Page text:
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44 Cards in this Set

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  • Back
A positively charged particle at the center of an atom
The dark ocean below the depth to which light can penetrate.
aphotic zone
A high-resolution sound-imaging system used for geological investigations, archeological studies, and the location of sunken ships and airplanes
side-scan sonar
A substance composed of identical atoms that cannot be broken into simpler substances by chemical means.
Sound fixing and ranging. An experimental U.S. Navy technique for locating survivors on life rafts, based on the fact that sound from explosive charges dropped into the layer of minimum sound velocity can be heard for great distances
A substance composed of two or more elements in a fixed proportion
A form of energy transmitted by rapid pressure changes in an elastic medium
An energy relationship that holds two atoms together as a result of changes in their electron distribution.
chemical bond
The zone of the ocean in which temperature decreases rapidly with depth. See also pycnocline
A chemical bond formed between two atoms by electron sharing
covalent bond
A device that detects the intensity and direction of underwater sounds
passive sonar
An arbitrary measure of temperature. One degree Celsius (°̊C) = 1.8 degrees Fahrenheit (°̊F)
The middle zone of the ocean in which density increases rapidly with depth. Temperature falls and salinity rises in this zone
The amount of heat needed to raise the temperature of 1 gram (0.035 ounce) of pure water by 1°̊C (1.8°̊F).
See surface zone
Mixed Layer
Conversion of sound or light energy into heat.
The dispersion (or "bounce") of sound or light waves when they strike particles suspended in water or air. The amount of scatter depends on the number, size, and composition of the particles
A device that generates underwater sound from special transducers and analyzes the returning echoes to gain information of geological, biological, or military importance.
active sonar
Heat whose gain or loss is detectable by a thermometer or other sensor.
sensible heat
Attachment of water molecules to other substances by hydrogen bonds. Wetting.
Bending of light or sound waves as they move at an angle other than 90°̊ between media of different optical or acoustical densities. See also wave refraction
A tiny negatively charged particle in an atom responsible for chemical bonding
Heat removed from a liquid during freezing (or added to a solid during thawing) that produces a change in state but not a change in temperature. For pure water, 80 calories per gram at 0°̊C (32°̊F)
Latent Heat of Fusion
The zone of the ocean below the pycnocline, in which there is little additional change of density with increasing depth. Contains about 80% of the world's water.
deep zone
A molecule with unbalanced charge. One end of the molecule has a slight negative charge, and the other end has a slight positive charge
polar molecule
Attachment of water molecules to each other by hydrogen bonds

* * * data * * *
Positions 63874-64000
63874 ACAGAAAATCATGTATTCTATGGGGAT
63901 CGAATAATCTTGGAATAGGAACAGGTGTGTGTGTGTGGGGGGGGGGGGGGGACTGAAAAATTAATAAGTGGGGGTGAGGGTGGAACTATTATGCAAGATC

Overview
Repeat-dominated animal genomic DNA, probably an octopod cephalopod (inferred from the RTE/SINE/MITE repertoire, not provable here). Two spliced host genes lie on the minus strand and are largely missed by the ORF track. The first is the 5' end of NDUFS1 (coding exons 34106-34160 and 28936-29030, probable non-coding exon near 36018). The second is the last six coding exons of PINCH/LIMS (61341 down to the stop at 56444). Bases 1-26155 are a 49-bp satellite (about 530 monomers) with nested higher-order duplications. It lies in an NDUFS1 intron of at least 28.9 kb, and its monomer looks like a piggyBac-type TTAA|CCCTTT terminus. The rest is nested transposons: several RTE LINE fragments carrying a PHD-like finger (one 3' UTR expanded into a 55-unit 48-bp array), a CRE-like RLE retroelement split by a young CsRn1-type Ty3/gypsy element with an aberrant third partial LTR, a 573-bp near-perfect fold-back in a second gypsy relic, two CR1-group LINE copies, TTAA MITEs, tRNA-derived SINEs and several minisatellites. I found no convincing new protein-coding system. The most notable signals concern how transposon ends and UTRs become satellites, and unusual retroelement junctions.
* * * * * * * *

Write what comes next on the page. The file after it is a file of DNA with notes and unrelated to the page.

The thin film of lighted water at the top of the world ocean. The photic zone rarely extends deeper than 200 meters (660 feet). Compare euphotic zone
photic zone
The smallest particle of an element that exhibits the characteristics of that element
Heat added to a liquid during evaporation (or released from a gas during condensation) that produces a change in state but not a change in temperature. For pure water, 585 calories per gram at 20°̊C (68°̊F)
Latent Heat of Evaporation
A graph showing the relationship between a fluid's temperature or salinity and its density
Density Curve
Layer of minimum sound velocity in which sound transmission is unusually efficient. Sounds leaving this depth tend to be refracted back into it. The sofar layer usually occurs at mid-latitude depths around 1,200 meters (4,000 feet)
sofar channel (layer)
The zone of the ocean in which salinity increases rapidly with depth. See also pycnocline
A property of water that acts to moderate changes in temperature.
thermostatic property
The temperature at which a solid can begin to form as a liquid is cooled.
Freezing Point
A body of water identifiable by its salinity and temperature (and therefore its density) by its gas content or another indicator.
water mass
An statement of the internal form of matter. Water exists in three states: solid, liquid, and gas. A solid has a fixed volume and fixed shape; a liquid has a fixed volume but no fixed shape; and a gas has neither fixed volume nor fixed shape
Tendency of a substance to resist change in temperature with the gain or loss of heat energy.
thermal inertia
The upper layer of ocean in which temperature and salinity are relatively constant with depth. Depending on local conditions, the surface zone may reach to 1,000 meters (3,300 feet) or be absent entirely. Also called the mixed layer
surface zone
Electromagnetic radiation propagated as small, nearly massless particles that behave like both a wave and a stream of particles
A form of energy produced by the random vibration of atoms or molecules.
The degree of refraction from one medium to another expressed as a ratio. The higher the ratio (refractive index), the greater the bending of waves between media.
refractive index
The response of a solid, liquid, or gas to the input or removal of heat energy. A measure of the atomic and molecular vibration in a substance, indicated in degrees
The amount of heat required to raise the temperature of 1 gram of a substance by 1°̊C (1.8°̊F)
Heat Capacity
Relatively weak bond formed between a partially positive hydrogen atom and a partially negative oxygen, fluorine, or nitrogen atom of an adjacent molecule.
Hydrogen Bond